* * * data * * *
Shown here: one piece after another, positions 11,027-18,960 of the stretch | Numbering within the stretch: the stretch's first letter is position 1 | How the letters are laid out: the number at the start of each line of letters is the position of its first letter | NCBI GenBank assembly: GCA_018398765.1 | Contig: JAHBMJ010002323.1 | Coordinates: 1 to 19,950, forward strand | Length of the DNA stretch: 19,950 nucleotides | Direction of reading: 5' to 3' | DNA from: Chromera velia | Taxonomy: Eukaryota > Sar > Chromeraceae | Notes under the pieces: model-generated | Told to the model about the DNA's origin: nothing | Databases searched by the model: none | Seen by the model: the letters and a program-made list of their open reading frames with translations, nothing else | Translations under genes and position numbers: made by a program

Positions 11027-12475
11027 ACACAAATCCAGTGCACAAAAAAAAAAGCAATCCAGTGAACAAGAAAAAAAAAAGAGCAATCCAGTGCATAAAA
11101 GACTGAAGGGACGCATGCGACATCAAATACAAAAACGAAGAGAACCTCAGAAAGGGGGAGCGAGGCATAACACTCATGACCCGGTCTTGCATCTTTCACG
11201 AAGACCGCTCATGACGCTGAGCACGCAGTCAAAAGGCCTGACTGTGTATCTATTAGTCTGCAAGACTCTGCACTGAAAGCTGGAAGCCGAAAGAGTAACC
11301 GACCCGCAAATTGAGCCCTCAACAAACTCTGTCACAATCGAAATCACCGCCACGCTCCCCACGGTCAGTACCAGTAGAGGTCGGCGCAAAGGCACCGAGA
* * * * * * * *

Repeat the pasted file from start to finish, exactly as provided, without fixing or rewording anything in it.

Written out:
Shown here: one piece after another, positions 11,027-18,960 of the stretch | Numbering within the stretch: the stretch's first letter is position 1 | How the letters are laid out: the number at the start of each line of letters is the position of its first letter | NCBI GenBank assembly: GCA_018398765.1 | Contig: JAHBMJ010002323.1 | Coordinates: 1 to 19,950, forward strand | Length of the DNA stretch: 19,950 nucleotides | Direction of reading: 5' to 3' | DNA from: Chromera velia | Taxonomy: Eukaryota > Sar > Chromeraceae | Notes under the pieces: model-generated | Told to the model about the DNA's origin: nothing | Databases searched by the model: none | Seen by the model: the letters and a program-made list of their open reading frames with translations, nothing else | Translations under genes and position numbers: made by a program

Positions 11027-12475
11027 ACACAAATCCAGTGCACAAAAAAAAAAGCAATCCAGTGAACAAGAAAAAAAAAAGAGCAATCCAGTGCATAAAA
11101 GACTGAAGGGACGCATGCGACATCAAATACAAAAACGAAGAGAACCTCAGAAAGGGGGAGCGAGGCATAACACTCATGACCCGGTCTTGCATCTTTCACG
11201 AAGACCGCTCATGACGCTGAGCACGCAGTCAAAAGGCCTGACTGTGTATCTATTAGTCTGCAAGACTCTGCACTGAAAGCTGGAAGCCGAAAGAGTAACC
11301 GACCCGCAAATTGAGCCCTCAACAAACTCTGTCACAATCGAAATCACCGCCACGCTCCCCACGGTCAGTACCAGTAGAGGTCGGCGCAAAGGCACCGAGA